So far we have built an earthquake application, mapped an address using geocoding, and even Prism-fied the Bing Maps WPF control. Now let’s see how to map a route with turn-by-turn directions. By now it should be no surprise that you will need to complete the following steps before you can create this application.
You MUST have a Bing Maps API key in order to use any of the SOAP services.
For this application we will be using the Geocode Service and the Route Service. The Geocode service is used to match addresses, places, and geographic entities to latitude and longitude coordinates on the map, as well as return location information for a specified latitude and longitude coordinate. The Route service is used to generate routes and driving directions based on locations or waypoints.
Now that you have that out of the way let’s write an application. Create a new WPF application targeting the .NET 4.0 framework. Add a reference to the Microsoft.Maps.MapControl.WPF.dll. This will most likely be located in Program Files or Program Files (x86) –> Bing Maps WPF Control –> Beta –> Libraries.
Open up your App.xaml. You need to add an ApplicationIdCredentialsProvider as a resource and enter your ApplicationId:
We need to add the Geocode and Route service to our application. First, let’s start by adding the Geocode service. Right click the project and select “Add Service Reference”. Use the following address:
Give your service a name. I called mine BingServices. Now we need to add the Route service, but we don’t want to add a separate service reference. Ideally we would have a single service that contained both the Geocode and Route services. Luckily there is a trick we can use to do just that. Select the Project and click the “Show All Files” button at the top of the Solution Explorer. Expand the Service Reference folder and then expand the BingServices service. Look for a file called Reference.svcmap. Open the References.svcmap and locate the MetadataSource node. It will loko something like this:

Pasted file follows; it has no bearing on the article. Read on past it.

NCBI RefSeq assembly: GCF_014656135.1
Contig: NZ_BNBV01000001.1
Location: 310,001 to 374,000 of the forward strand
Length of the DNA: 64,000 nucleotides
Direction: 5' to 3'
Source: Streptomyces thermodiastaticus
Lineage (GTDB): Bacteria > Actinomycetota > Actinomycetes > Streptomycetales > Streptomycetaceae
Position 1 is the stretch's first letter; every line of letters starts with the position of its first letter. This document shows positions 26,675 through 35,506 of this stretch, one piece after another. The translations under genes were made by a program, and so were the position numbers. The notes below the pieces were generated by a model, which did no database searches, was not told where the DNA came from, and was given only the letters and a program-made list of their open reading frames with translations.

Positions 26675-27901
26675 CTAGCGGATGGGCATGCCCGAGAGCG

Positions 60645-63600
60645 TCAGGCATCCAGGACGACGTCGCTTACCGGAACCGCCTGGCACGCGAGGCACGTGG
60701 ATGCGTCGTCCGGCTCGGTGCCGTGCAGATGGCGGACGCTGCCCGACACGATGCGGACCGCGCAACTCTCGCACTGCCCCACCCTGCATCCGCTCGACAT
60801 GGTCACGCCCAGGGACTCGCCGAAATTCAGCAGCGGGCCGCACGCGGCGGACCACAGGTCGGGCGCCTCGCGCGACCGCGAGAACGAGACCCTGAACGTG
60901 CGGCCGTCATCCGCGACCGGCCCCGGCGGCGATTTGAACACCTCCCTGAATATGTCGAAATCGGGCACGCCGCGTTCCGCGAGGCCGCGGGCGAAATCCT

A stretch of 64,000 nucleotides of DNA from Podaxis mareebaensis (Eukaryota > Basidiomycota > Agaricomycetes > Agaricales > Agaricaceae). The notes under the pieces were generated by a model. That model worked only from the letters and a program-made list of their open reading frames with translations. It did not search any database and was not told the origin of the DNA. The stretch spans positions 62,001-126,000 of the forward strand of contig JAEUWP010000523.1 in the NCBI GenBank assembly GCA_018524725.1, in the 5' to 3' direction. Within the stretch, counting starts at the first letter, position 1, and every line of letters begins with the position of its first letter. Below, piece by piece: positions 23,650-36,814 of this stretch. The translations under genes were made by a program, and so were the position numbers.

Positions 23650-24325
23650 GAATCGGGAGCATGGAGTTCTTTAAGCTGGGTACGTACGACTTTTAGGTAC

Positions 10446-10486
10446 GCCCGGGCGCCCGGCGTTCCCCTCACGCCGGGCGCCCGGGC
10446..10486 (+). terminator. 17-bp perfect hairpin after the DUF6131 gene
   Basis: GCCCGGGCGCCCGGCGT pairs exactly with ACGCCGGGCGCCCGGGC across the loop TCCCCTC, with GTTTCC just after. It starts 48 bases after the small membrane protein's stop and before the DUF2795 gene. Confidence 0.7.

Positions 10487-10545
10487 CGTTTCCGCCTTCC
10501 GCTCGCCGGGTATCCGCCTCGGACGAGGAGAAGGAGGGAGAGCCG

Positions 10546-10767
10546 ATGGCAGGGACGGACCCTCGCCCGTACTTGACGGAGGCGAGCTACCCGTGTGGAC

Simply add a new MetatdataSource as follows:
As you can see we added a new MetadataSource that points to the Route service and we gave it a SourceId of 2. Now right click the service and select “Update Service Reference”. This will generate a single service proxy for both the Geocode and Route services. Pretty slick huh?
The next step will be to create a ViewModel that will contain an ICommand that will execute the route calculation, properties that will represent a “To” address and a “From” address. We will also need a property for the RouteResult and for the directions we generate. Lets first create our Direction object:
Now we will need a make-shift delegate command (do not use in production code):
Now on to the ViewModel itself:
Let’s walk though the CalculateRoute Method. First we geocode the “From” and “To” properties the same way we did in the geocoding post. Once we have our From and To locations we use those results to generate a RouteRequest and send that request to the Route service. The service will generate a result and we set our RouteResult property accordingly. This property will be used in data binding shortly. Next we generate an ObservableCollection<Direction> by looping through all the ItineraryItems in the result.
Now that we have generate all of our data, we need to create a View that supports and displays this data, but before we do that we need to create some attached properties. Why do you ask? Well because as it stands, the Bing Maps WPF control is not data binding friendly. So we need to enable data binding with the use of attached properties. We will need an attached property for the Route result which will be responsible for drawing the route line on the map. We will also need one for the MapLayer that will be used to contain the route line. Here is the code:
The RouteResult property simply creates a MapPolyline, loops through all the points in the result and adds the locations to the route line. It then gets the RouteLineLayer and adds it to the map. Lastly, it sets the map’s view to best fit the route line.
Now we are ready for the View:
Oh and don’t forget the code behind:
Now let’s view the fruits of our labor at runtime.
As you can see, given a “From” and “To” address, we can draw a route line and provide turn-by-turn directions as the user hovers over the direction pins. Pretty neat huh? And it wasn’t too difficult to pull off. As always you can Download the Source and start playing.